Category Archives: Mac

MacFUSE, EncFS, Snow Leopard, and MacBook Pro 2011

There is a problem with modern Macs and MacFUSE: Since every recently shipped Mac has set the Mac OS X kernel to 64bit mode by default, MacFUSE 2.0.3 wont run properly anymore.

Unfortunately, there hasn’t been any official release that fully supports the 64bit kernel yet. However, there seem to be two unofficial releases (namely 2.1.7 and 2.1.9), that work around this problem. Some reading in several Google groups indicates to me, that at least the 2.1.7 “release” should be avoided, because it suffers from serious issues (e.g. it is not considered to be thread safe).

However, the second release seems to work fine for people.

Remove MacFUSE first

Before you download and install this version, make sure to unsinstall the current installation of MacFUSE first.

You can do so by opening the System Preferences and choose “Remove MacFUSE” from the MacFUSE preference panel.

Also, if you installed MacFUSE using Macports, make sure to uninstall the package using macports.

$ sudo port uninstall macfuse

In order to make sure, that MacFUSE has been successfully removed, check that the following files are not present anymore.

  • MacFUSE file system bundle (/Library/Filesystems/fusefs.fs)
  • MacFUSE Objective-C framework (/Library/Frameworks/MacFUSE.framework)
  • MacFUSE C-based libraries (/usr/local/lib/*fuse*.dylib) and headers (/usr/local/include/fuse*)
  • MacFUSE preference pane (/Library/PreferencePanes/MacFUSE.prefPane)

(List taken from the MacFUSE FAQ.)

Remove EncFS

In my case, I need MacFUSE in order to use EncFS to store encrypted files on my Dropbox. If you are using some other filesystem with MacFUSE I strongly suggest to remove it first and reinstall it later in order to make sure, that the 64bit version is used.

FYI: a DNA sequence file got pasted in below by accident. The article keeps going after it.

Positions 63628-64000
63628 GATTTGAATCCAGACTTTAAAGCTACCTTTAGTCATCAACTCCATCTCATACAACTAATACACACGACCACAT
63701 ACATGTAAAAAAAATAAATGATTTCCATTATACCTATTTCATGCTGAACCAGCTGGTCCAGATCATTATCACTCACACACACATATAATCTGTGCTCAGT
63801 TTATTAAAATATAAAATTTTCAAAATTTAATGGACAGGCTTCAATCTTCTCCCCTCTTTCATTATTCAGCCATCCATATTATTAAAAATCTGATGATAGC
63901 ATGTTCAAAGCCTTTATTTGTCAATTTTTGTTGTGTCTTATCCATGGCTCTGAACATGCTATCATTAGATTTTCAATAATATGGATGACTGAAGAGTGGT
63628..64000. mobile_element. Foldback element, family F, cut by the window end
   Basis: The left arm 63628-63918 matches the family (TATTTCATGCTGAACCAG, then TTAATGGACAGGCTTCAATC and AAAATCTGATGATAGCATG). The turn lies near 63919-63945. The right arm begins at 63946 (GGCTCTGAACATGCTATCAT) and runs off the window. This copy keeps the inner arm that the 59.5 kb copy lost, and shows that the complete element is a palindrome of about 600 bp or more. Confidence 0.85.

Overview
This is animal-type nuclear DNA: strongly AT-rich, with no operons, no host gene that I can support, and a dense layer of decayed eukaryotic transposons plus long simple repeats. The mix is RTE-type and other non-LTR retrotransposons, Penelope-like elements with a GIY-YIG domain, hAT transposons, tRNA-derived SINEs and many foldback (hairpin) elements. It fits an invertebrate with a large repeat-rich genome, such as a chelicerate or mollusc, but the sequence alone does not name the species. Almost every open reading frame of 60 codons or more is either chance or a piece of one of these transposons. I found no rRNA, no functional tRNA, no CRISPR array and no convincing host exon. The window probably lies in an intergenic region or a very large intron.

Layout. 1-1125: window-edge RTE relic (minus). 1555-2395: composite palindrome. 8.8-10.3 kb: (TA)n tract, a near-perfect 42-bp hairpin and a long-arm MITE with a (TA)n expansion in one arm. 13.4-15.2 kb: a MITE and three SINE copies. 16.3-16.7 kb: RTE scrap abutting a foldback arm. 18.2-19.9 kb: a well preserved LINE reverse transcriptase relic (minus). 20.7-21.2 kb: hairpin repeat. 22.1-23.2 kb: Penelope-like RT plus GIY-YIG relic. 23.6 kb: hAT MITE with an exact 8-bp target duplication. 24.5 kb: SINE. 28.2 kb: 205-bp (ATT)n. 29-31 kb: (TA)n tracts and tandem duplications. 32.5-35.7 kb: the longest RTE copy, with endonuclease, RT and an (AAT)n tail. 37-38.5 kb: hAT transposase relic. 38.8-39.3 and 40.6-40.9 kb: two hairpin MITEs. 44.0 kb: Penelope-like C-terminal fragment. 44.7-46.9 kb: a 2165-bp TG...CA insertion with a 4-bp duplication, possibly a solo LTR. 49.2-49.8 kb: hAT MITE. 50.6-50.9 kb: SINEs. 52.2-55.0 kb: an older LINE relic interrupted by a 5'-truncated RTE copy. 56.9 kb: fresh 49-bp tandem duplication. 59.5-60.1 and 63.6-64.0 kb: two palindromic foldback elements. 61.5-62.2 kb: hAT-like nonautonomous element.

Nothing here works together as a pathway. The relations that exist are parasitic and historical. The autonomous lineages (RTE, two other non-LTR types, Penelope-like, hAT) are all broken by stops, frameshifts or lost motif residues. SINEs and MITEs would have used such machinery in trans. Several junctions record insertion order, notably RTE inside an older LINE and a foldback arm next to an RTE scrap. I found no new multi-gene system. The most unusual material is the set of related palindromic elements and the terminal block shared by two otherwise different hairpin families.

There are several ways to install encfs. Depending on which you chose, there are different ways to remove it again.

In the course of this tutorial we will later install encfs in /usr/local/. So just make sure that it not installed in any other path anymore. Especially, if you installed it using macports, uninstall it now.

$ sudo port uninstall encfs

Remove macports

I highly recommend to switch from MacPorts to Homebrew. The later is a replacement for the former and seems to be much more actively supported. Find instructions on how to remove macports in the macports online documentation.

When done, checkout Homebrew and install it as described on its GitHub page. Use the default install prefix. This will make Homebrew install packages in /usr/local/.

Perquisites

In order to install MacFUSE and EncFS on Snow Leopard in 64bit mode, you will need the following:

Install EncFS 1.7.4 using Homebrew

Simply enter the following line in a terminal window.

$ brew install encfs

Homebrew will download and install all required dependencies automatically.

New EncFS Plugin for Macfusion2 released

Finally, I’ve managed to update my EncFS Plugin for Macfusion2. It now requires EncFS 1.7.4 to be installed in /usr/local/bin. The easiest way to do this, is by using Homebrew.

I hope this will solve many of the problems prople had with the old version.

See the EncFS page for details!

So true…

If Microsoft had invented the iPod, it would have been called the Microsoft I-pod Pro 2005 Human Ear Professional Edition.

(via Twitter)

iPhone-free zone